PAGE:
Indiana University SPEA Edward J. Bloustein School of Planning and Public Policy University of Pennsylvania AIR American University

Poster Paper: A Successful School Turnaround: Policy Implications and Lessons Learned from a Mixed Method Evaluation

Saturday, November 14, 2015
Riverfront South/Central (Hyatt Regency Miami)

*Names in bold indicate Presenter

Daniel Princiotta,
At the national, state, and local levels, education leaders are focused on identifying and turning around low-performing schools. Much rhetoric, but little hard evidence exists regarding what it takes to successfully turn around a school. This study presents policy implications and findings from a successful school turnaround effort in Washington, DC. The effort did not involve partnering with an external turnaround specialist. Rather, it involved a committed staff and long-standing community partners working to extend the school day, adopt new online learning tools and programs, and foster parent involvement. The school turnaround effort led to substantial gains in student mathematics achievement. In the post-intervention period, the school’s fourth and fifth graders showed annual growth in mathematics that was five months larger, on average, than those of comparison students matched on neighborhood, whether or not the student was attending an assigned school, prior student performance, and student characteristics.  Although the introduction of the package of interventions during the 2012-13 school year boosted students’ growth in math, it did not have any statistically significant effect on reading growth.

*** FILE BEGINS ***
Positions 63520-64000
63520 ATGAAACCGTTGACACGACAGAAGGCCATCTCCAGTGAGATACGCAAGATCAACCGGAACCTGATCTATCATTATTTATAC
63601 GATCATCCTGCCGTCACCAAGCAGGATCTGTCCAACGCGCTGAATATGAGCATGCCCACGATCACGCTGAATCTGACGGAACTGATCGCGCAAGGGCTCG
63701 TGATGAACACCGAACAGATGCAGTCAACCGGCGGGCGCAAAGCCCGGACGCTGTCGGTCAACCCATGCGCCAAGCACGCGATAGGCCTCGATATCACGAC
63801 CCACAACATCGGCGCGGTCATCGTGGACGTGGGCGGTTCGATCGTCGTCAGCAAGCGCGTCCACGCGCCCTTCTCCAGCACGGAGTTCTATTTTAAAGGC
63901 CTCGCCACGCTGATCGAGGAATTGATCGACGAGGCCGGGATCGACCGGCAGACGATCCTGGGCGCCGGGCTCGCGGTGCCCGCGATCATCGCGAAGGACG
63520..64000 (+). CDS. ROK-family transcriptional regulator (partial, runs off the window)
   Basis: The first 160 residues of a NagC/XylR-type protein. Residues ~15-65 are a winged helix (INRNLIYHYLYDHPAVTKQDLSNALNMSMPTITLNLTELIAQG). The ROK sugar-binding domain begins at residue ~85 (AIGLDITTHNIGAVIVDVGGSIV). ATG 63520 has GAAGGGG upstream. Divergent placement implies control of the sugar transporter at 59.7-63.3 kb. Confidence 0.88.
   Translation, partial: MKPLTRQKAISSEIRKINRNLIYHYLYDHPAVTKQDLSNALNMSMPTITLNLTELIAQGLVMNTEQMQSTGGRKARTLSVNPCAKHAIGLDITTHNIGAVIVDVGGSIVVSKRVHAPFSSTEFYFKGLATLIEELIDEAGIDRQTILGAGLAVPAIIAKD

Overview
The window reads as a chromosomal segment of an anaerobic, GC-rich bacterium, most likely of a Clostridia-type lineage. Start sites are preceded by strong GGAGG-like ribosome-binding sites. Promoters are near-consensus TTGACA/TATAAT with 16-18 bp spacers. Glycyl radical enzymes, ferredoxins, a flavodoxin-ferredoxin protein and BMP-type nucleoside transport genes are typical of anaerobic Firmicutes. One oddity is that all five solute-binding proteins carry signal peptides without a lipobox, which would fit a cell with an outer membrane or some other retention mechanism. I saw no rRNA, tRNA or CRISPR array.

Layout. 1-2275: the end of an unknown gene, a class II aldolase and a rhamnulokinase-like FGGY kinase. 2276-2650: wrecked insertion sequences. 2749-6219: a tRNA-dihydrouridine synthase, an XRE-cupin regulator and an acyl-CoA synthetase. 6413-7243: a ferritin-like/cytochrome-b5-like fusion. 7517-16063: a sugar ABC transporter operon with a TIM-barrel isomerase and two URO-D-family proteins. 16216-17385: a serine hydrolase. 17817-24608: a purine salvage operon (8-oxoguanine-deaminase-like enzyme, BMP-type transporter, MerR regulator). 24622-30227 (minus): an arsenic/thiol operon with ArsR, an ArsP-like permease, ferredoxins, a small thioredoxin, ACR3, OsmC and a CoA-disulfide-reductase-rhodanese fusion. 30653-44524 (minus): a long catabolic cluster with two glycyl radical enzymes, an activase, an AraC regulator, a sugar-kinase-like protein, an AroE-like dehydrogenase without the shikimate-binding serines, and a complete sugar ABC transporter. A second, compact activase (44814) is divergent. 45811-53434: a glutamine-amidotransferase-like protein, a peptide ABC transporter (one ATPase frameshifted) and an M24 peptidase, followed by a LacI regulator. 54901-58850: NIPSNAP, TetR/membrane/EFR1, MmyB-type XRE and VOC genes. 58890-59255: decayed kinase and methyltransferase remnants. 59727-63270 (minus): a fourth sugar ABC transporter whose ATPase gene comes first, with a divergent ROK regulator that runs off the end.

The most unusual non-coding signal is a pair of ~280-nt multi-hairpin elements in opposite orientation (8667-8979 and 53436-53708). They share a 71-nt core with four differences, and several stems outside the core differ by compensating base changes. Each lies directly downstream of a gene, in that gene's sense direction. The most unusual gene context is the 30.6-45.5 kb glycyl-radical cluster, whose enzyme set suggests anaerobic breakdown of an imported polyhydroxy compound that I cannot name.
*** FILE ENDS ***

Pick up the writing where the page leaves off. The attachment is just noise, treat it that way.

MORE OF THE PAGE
In order to mitigate selection bias at both neighborhood level and student level, we combined a two-level propensity score matching approach with a difference-in-differences analysis. A companion implementation evaluation helped explain the findings of the outcomes evaluation and highlighted the factors that seemed to explain how the package of interventions was effective in improving student outcomes.  Interview and focus group data were collected from a diverse and large number of informants, including school administrative staff, teachers, parents, students, and community partner program staff.  One of the key factors identified across all informants was increased access to online learning tools which engaged and motivated students and allowed teachers to provide more individualized and data-based instruction. We discuss the policy implications of our evaluation for local, state, and national leaders focused on turning around low-performing schools.